Focusing: the Flow of Ideas, Strokes and Inspiration: Teaching Calligraphy and Designed Exploration
A study of letterforms, the calligraphic drawing of educational references, paleography and alphabetic history, photographic brand boards, broadsides on rhythm and stroke fluency
Tomoko Arakawa and Michael Kennedy: practicing.
Alphabetic drawing with
a chisel-cut carpenter’s pencil
In an earlier journey, exploring the hand drawing of letterforms, with a team from Girvin, Inc., and it was about finding motion, gesture, the curve, the light and the dark, what is seen and stroked, and what is left blank — untouched. I’ve been teaching calligraphy, once again. For now, it’s a cadre of Girvin designers. That tradition began in 1976. And continues in workshops today.
During that workshopping day, I had another reconnection with friends from the past — long past.
Working sheet and demonstration of fundamental 15th century Italian alphabet, a quick sequence of letters, working sheet and gesture monogram knots.
These were friends, fellow students, from the Evergreen State College. In an earlier run to Olympia, I’d gone back to the Evergreen State College, reconnecting with the Media Lab there — which is now newly named the LyndaLab — there’s a room that’s especially dedicated to her contributions to the school.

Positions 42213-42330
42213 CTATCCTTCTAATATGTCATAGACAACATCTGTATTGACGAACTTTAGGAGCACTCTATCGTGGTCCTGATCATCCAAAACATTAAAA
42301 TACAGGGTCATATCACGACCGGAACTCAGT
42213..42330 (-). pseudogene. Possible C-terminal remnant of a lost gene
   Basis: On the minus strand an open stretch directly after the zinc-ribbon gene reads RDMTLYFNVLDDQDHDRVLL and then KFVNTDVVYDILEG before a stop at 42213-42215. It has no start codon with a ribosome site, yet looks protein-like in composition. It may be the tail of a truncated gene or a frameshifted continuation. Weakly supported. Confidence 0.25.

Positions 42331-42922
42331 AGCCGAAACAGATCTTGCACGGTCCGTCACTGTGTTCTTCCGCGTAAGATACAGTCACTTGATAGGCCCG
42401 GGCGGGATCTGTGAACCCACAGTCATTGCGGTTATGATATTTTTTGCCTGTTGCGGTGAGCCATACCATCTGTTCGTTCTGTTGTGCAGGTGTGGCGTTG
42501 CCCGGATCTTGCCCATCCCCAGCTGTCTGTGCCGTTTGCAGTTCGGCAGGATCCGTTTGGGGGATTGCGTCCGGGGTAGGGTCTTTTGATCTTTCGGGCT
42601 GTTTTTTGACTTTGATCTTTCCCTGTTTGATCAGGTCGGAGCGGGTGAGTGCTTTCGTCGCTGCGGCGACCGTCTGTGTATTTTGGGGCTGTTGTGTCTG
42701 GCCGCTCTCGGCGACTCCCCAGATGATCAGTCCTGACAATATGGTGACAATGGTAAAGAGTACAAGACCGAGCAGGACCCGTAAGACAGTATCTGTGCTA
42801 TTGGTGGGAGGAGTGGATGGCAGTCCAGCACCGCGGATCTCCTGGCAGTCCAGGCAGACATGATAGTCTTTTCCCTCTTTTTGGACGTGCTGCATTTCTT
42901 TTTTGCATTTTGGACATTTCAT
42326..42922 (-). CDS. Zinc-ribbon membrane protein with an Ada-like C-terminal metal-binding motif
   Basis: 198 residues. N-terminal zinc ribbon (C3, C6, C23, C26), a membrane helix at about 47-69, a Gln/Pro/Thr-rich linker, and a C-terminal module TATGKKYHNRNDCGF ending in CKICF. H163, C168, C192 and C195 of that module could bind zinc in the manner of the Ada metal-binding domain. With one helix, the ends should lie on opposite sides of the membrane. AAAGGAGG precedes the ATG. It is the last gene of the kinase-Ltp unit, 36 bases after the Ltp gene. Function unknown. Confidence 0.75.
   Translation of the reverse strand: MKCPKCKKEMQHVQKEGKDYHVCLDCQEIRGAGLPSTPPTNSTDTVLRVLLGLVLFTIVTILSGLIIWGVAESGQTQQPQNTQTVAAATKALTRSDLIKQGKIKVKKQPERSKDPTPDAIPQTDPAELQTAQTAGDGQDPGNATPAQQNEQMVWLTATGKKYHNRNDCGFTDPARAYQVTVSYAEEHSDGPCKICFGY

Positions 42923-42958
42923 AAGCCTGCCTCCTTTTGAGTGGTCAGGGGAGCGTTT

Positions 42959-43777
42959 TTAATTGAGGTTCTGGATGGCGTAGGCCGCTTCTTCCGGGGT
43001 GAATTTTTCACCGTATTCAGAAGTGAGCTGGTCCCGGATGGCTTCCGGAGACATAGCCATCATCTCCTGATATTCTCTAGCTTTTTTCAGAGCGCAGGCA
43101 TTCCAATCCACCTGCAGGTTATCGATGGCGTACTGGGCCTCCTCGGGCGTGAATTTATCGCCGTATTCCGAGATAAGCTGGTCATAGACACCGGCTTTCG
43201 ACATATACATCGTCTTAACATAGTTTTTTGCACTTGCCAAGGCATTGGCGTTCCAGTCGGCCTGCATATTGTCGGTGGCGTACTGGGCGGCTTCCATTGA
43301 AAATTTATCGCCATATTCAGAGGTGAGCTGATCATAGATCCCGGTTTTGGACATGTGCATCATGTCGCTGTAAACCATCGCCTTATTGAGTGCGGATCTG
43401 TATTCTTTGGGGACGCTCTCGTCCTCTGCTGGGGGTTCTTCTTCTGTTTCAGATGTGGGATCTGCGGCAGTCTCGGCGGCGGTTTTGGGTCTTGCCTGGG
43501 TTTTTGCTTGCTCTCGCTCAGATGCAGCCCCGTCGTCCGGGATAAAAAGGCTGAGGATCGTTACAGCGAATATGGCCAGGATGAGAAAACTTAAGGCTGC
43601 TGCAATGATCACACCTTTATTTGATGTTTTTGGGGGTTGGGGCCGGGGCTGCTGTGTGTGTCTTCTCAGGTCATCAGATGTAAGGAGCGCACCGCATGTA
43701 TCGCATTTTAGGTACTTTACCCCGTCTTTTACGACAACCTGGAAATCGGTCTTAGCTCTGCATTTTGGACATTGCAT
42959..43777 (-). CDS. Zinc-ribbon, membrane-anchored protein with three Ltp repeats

Lynda, along with her husband, Bruce Heavin, founded Lynda.com. We noted something more on her — a grand transition..More on her, here: http://www.womenandbiz.com/2008/09/16/interview-lynda-weinman-founder-lyndacom/. And her site is here: http://www.lynda.com/.
Along with Lynda and Bruce, there was Linda Stone. And the story on Linda Stone — also an Evergreener — can be found here: http://lindastone.net/. All amazing people.
All of them came to the office, and we spent just an hour, exploring books, design, the office, meeting people, exploring ideas.
In a way, it all comes back to the idea of how is the story told — one, the breath of the teller, recalling the tales of the experiencer; another, two, the transcribing of that story — what is called beyond and carried into a point of new certainty, it has a place. And three, the imagination of the listener — a listener that might be sitting, sifting into the telling of the story, to another, who is reading and embracing the telling of a story.
A calligraphic knot, along with the original worksheet, from the Girvin / Evergreen State College workshops, 1975
Beautiful — what was old, what was new, what could be found, and what is recalled — and newly discovered.
The letter form is a bundling of the idea, curves and black, light, openings, structuring, the architecture of speak, the thought, scribed. But it — the transformational scribing, too, is magical — it is a transformational art — capturing the spoken and placing it in text, like other design — a mark creates a place, a plane, a portal that wasn’t there before — a door opens — and you, the viewer and journeyer pass through.
tim | olympia, washington | The Evergreen State College
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